Checklist for Caring for a Loved One with Alzheimers

Today is World Azlheimer’s Awareness Day, and we honor those who are bravely dealing with the daily challenges of Alzheimer’s Disease. If you are caring for a loved one with dementia or Alzheimer’s Disease, it is important to address several key issues before they arise.

Here is a helpful checklist for family members caring for a loved one diagnosed with Alzheimer’s Disease:

  • Ask for a referral to a specialist such as a neurologist, neuropsychologist, or geriatric psychiatrist, for a comprehensive medical workup, including brain imaging, and additional cognitive testing.
  • Accompany your loved one to doctor or therapy visits.
  • Speak with an attorney to create a Durable Power of Attorney in order to make important health care and financial decisions. (Note: If your loved one doesn’t designate a power of attorney and later becomes incapable of choosing one, the courts may have to take over).
  • Build a solid support team for caregiving purposes. Beyond medical professionals, reach out to friends, family, and community resources to form a network of allies.
  • Address safety concerns. There may be a range of potential hazards, and they’ll change over time. Is it safe for your loved one to drive? Is he/she care prone to falling? Or possibly at risk of wandering and then getting lost?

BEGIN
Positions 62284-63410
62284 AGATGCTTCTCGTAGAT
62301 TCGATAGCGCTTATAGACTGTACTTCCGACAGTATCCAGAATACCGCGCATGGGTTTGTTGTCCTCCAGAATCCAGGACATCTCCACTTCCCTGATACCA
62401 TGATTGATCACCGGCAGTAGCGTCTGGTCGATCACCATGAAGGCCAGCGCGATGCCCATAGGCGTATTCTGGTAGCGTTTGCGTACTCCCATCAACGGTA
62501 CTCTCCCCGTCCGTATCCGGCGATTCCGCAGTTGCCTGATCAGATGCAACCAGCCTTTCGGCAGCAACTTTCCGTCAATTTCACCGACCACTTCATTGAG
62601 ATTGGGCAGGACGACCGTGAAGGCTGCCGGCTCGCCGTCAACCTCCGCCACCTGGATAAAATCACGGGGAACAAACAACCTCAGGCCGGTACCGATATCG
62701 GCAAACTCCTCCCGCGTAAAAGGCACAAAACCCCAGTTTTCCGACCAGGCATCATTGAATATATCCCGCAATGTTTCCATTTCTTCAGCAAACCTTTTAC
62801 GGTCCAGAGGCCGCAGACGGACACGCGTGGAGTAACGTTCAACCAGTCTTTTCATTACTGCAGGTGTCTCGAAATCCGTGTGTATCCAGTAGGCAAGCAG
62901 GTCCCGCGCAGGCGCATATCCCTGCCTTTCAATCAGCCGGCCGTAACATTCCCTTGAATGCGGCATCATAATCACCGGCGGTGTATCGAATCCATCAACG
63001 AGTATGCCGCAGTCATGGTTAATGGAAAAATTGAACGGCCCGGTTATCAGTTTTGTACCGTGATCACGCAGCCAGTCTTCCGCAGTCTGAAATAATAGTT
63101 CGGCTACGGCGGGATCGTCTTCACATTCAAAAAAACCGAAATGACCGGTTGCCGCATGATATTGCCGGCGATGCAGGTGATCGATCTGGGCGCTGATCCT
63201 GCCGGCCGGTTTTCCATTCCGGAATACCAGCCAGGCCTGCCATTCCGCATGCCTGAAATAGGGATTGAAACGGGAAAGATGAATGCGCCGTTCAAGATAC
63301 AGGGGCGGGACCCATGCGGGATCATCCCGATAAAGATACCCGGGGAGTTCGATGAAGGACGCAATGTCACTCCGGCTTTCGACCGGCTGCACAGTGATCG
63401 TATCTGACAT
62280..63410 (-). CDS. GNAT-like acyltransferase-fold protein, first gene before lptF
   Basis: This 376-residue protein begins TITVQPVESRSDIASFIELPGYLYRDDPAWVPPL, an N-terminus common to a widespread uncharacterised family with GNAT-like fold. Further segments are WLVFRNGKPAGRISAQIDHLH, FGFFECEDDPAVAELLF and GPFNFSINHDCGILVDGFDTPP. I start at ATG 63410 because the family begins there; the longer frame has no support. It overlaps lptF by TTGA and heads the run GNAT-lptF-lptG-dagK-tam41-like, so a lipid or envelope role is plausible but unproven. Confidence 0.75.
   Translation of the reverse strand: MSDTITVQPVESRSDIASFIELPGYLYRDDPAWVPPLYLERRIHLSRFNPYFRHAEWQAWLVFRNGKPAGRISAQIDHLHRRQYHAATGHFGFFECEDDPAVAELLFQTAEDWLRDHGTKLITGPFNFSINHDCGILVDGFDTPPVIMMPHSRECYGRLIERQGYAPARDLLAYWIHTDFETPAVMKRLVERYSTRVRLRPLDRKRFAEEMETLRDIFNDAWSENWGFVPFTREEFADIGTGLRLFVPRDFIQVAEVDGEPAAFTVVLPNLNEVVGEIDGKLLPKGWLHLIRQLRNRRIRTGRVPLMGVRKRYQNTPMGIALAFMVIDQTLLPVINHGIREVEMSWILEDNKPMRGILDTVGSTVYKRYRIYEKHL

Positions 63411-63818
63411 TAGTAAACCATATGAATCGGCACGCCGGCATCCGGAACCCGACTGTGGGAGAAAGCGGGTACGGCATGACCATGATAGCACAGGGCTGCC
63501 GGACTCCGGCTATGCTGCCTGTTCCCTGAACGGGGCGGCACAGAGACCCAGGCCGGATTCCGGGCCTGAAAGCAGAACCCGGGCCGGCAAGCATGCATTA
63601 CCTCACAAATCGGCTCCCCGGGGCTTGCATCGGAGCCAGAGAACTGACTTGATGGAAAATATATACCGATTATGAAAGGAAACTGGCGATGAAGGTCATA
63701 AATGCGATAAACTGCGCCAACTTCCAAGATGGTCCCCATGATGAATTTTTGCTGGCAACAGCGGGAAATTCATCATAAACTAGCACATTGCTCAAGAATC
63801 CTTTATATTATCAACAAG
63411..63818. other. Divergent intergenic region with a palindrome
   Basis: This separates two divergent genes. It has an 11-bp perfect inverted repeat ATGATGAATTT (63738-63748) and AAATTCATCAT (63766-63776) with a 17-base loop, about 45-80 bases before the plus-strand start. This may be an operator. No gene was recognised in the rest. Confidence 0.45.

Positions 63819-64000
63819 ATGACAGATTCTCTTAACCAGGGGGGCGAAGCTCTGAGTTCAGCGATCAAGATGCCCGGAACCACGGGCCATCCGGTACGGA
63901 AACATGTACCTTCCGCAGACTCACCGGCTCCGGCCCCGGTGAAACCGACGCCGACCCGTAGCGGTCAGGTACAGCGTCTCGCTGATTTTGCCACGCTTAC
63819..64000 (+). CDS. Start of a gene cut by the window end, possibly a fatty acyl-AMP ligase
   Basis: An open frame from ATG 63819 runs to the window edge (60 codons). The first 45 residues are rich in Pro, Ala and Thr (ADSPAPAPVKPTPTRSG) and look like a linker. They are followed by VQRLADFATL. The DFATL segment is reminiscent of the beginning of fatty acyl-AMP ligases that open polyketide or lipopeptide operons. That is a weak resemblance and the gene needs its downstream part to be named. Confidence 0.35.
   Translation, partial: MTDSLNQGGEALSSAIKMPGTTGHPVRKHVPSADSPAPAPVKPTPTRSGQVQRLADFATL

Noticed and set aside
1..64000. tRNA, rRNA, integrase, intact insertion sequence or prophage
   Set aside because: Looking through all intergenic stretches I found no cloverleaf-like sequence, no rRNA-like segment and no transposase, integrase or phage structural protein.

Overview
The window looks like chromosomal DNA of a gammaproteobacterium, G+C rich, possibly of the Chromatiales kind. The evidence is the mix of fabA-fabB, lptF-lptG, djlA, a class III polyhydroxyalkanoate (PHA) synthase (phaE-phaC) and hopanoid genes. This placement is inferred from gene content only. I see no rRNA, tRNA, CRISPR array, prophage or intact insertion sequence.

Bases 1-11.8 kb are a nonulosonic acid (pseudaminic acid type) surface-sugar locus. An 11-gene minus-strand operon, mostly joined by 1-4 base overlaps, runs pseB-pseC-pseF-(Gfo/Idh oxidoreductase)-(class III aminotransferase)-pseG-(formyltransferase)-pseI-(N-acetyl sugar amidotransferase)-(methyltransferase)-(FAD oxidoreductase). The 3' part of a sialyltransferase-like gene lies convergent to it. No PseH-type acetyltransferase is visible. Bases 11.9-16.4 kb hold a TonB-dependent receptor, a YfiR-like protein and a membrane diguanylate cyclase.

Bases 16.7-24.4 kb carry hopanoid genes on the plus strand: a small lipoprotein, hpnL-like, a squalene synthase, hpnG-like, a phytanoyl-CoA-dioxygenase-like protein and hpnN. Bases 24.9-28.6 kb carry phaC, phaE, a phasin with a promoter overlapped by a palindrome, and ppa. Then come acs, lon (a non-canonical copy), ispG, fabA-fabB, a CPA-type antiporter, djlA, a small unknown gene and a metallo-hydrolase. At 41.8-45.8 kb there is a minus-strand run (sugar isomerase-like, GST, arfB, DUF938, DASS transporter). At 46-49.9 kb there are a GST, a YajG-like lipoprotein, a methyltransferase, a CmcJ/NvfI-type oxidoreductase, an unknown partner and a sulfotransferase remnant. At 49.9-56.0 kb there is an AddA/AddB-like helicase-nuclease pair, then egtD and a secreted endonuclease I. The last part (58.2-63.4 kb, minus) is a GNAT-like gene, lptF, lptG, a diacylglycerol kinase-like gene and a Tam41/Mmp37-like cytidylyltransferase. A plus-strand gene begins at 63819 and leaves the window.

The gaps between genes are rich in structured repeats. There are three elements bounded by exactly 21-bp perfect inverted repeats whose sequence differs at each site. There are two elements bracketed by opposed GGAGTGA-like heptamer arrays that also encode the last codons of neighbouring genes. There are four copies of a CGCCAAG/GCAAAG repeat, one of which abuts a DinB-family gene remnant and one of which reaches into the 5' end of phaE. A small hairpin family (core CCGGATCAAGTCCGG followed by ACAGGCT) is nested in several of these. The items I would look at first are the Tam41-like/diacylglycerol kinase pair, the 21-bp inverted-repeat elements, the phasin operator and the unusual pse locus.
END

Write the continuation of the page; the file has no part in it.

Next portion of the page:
• Stop the ability to wander. Six out of 10 people with dementia wander from their home at least once according to the Alzheimer’s Association.
  • Consider installing an alarm system. This may include installing remote door locks or alarms, locks far above or below eye level, and other safety devices.
  • Anticipate risks in their home. Remove sharp knives from the kitchen, keep medications in a locked drawer or cabinet, revolve throw rugs and other fall hazards, disable the stove when not in use, and lower the water heater temperature to 120 degrees Fahrenheit or less.
  • Provide a routine for eating or sleeping. Creating a schedule will provide consistency and help alleviate other issues with Alzheimer’s such as confusion and cognitive dissonance.
  • Create a plan for respite care. Family caregivers can often get fatigued and respite care can provide relief from stress and exhaustion.

If you are looking for additional support to meet the changing needs of your family member, please reach out to us at: www.affinityseniorcare.com or call Affinity at 248.363.8430.

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